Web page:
• Anthony got the most cheers, followed by Stoudemire. No special acknowledgement for anyone else. Not even Tyson Chandler. I could hear someone mutter "who's he?" when Chandler was subbed in. London eventually warmed to Will Bynum, when they recognised him as the-one-most-likely-to-drive-the-lane-and-do-impressive-non-dunky-things. It also helped that Bynum was on the court for so long and will likely have emerged as the recognisable player on the Pistons side of things for those NBA novices in O2 Arena -- Prince and Singler were anonymous, Monroe had Knicks D swarming all over him, no-one else on the Pistons team seemed to get a good run on the court.
  • Knicks support was never boisterous or noisy, mostly because the narrative of the game never allowed for it (Knicks gain huge, early lead and comfortably hold it) but also because it simply wasn't that type of crowd, which was mostly filled with people who seemed to be there with an equal mix of curiosity and being able to tick 'I've been to an NBA game' off their to-do list. Cheapest tickets were £50, which works out to about 80 dollars. Compared to other UK sports, that's expensive.
  • The biggest response to anything was when Austin Daye clotheslined Tyson Chandler, by far. Huge boos after that one. Maybe Daye didn't know who Chandler was.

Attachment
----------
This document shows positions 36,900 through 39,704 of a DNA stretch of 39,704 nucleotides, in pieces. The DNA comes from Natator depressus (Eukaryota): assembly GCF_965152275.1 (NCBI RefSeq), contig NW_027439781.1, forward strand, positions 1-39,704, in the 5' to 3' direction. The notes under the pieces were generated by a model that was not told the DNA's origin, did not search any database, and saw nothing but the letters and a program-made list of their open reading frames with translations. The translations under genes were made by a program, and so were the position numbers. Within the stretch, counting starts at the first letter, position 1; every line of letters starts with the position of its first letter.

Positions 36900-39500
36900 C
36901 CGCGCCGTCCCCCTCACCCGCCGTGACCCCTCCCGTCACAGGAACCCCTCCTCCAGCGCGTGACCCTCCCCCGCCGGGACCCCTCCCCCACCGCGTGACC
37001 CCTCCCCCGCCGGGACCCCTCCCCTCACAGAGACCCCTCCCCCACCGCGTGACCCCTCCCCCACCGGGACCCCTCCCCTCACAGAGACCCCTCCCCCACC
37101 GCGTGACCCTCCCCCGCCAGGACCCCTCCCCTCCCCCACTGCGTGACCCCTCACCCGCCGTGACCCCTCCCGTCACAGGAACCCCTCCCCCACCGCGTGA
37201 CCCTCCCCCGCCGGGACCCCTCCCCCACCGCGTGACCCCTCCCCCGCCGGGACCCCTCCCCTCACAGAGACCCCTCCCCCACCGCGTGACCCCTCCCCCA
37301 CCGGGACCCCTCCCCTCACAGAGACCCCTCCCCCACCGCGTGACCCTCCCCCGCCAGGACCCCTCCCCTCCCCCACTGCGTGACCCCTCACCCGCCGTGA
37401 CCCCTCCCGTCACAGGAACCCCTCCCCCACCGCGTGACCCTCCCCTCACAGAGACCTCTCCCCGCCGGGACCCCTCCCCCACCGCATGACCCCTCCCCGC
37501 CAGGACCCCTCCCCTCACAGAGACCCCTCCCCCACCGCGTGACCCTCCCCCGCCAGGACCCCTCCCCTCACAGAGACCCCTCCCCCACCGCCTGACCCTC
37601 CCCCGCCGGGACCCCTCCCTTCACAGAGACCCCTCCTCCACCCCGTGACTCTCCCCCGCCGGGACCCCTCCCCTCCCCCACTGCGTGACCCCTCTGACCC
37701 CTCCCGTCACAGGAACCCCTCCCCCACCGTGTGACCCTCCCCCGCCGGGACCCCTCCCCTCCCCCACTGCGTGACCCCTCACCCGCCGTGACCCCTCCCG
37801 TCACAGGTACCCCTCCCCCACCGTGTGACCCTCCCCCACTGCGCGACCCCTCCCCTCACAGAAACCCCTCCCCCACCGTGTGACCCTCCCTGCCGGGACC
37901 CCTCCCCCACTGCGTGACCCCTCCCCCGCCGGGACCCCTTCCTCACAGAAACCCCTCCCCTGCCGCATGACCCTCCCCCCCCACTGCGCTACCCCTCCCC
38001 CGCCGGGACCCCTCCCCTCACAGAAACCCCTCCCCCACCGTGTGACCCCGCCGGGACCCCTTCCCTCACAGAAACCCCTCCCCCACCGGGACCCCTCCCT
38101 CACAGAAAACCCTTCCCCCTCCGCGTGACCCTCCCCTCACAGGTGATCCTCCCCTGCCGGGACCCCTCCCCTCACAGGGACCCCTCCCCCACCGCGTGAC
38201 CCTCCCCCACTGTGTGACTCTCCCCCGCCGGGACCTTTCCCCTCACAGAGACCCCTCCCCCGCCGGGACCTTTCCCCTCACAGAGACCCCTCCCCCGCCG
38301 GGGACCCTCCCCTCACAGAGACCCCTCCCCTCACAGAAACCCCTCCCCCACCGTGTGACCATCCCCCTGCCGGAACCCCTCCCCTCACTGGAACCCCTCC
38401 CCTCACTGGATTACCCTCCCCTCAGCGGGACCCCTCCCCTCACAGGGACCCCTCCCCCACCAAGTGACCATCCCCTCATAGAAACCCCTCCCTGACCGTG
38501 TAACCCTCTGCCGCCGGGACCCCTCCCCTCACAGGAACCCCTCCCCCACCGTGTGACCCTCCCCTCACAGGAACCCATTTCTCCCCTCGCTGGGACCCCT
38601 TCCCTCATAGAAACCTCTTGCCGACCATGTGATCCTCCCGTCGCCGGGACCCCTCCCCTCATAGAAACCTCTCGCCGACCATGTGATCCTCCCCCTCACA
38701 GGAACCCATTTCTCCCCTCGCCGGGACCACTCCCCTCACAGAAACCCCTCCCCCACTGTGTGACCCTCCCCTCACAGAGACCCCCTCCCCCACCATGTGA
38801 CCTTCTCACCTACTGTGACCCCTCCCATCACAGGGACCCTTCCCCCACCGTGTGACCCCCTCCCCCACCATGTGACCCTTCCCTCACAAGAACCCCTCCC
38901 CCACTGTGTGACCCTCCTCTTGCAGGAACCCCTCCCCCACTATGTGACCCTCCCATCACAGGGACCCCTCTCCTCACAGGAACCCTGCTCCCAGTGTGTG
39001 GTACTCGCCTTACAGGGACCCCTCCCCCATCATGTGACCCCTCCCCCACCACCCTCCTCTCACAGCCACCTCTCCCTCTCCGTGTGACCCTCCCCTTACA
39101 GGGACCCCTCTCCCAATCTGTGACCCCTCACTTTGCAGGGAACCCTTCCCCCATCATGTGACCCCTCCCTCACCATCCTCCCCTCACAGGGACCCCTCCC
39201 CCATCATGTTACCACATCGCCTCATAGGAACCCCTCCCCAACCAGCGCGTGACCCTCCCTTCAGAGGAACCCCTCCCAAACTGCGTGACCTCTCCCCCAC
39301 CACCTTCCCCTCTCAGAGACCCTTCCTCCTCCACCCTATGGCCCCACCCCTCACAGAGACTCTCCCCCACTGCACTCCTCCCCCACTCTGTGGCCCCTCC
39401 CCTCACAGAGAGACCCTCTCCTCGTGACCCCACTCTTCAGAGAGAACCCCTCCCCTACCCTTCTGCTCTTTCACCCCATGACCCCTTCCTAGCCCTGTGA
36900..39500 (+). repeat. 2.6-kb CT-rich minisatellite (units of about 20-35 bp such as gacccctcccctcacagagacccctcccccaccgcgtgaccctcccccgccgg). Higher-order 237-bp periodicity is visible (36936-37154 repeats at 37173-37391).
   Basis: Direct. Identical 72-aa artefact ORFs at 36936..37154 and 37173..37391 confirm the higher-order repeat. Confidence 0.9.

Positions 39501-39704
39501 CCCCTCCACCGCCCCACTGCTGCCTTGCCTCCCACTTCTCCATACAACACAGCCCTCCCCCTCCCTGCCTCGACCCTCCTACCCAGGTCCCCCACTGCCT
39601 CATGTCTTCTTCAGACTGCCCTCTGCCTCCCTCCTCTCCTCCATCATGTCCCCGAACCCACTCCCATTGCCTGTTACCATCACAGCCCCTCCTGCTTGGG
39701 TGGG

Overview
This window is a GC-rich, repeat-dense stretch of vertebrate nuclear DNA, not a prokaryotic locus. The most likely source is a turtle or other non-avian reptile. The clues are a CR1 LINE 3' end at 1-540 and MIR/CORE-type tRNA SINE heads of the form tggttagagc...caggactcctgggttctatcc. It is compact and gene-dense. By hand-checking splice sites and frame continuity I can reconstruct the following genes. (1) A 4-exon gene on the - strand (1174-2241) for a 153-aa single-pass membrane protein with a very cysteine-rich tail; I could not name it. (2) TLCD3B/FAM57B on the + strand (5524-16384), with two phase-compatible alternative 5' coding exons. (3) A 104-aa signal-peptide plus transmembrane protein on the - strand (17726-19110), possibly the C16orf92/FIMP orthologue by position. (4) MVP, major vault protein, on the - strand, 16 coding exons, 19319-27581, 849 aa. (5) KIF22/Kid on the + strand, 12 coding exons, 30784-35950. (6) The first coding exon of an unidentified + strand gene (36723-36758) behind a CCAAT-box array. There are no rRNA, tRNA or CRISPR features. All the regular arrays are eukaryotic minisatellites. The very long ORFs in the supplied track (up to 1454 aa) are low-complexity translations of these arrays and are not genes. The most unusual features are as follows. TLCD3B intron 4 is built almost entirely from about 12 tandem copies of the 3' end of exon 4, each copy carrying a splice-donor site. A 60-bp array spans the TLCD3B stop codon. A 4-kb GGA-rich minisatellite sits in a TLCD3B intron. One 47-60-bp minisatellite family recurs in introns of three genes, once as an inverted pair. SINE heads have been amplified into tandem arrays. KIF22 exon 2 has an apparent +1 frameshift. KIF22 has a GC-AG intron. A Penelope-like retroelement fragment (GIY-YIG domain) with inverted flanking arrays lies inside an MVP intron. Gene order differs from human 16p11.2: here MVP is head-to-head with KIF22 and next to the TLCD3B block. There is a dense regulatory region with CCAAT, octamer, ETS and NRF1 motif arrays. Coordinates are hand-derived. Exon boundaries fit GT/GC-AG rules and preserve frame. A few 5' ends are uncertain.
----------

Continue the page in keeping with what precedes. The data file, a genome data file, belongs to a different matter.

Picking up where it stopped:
• If you know your footballers/soccer players, Robert Pires, Thierry Henry, Patrick Vieira and Ashley Cole were at the game. Ashley Cole was the only person that evening who was booed louder than Daye.

For me, it was a great evening because I got to see Pistons play in person, convinced the people I went with that Drummond was The Future and saw Will Bynum do his thing. But I don't think David Stern organised the game specifically to please me and as part of the exercise to push NBA into the UK and expand its audience, it didn't work.

Those who were curious about basketball won't have come away from this as NBA converts. It wasn't much of a spectacle. Anthony might be a superstar but his drawn out isolation game isn't all that exciting to watch and you could see people were responding to the name rather than the player, which is likely why Will Bynum's support grew throughout the night. Bynum will have left a more favourable impression in those leaving the O2 Arena than anyone else on the court.

The NBA-in-the-UK experiment also suffers from exactly the same problem the NFL-in-the-UK attempts are in that we haven't seen two top teams play each other on these shores yet. Even if this game was organised back when Gordon was a Piston, there wasn't a single Gordon jersey in the building but plenty of James, Durant and Bryant jerseys. And it's more important NBA gets this right than NFL does if it really wants to conquer the UK. Most NBA games tip-off at around midnight-3am UK time while NFL games are around 9pm-11pm on Sunday, which is far more reasonable.

Still, I enjoyed myself, and that's what matters eh?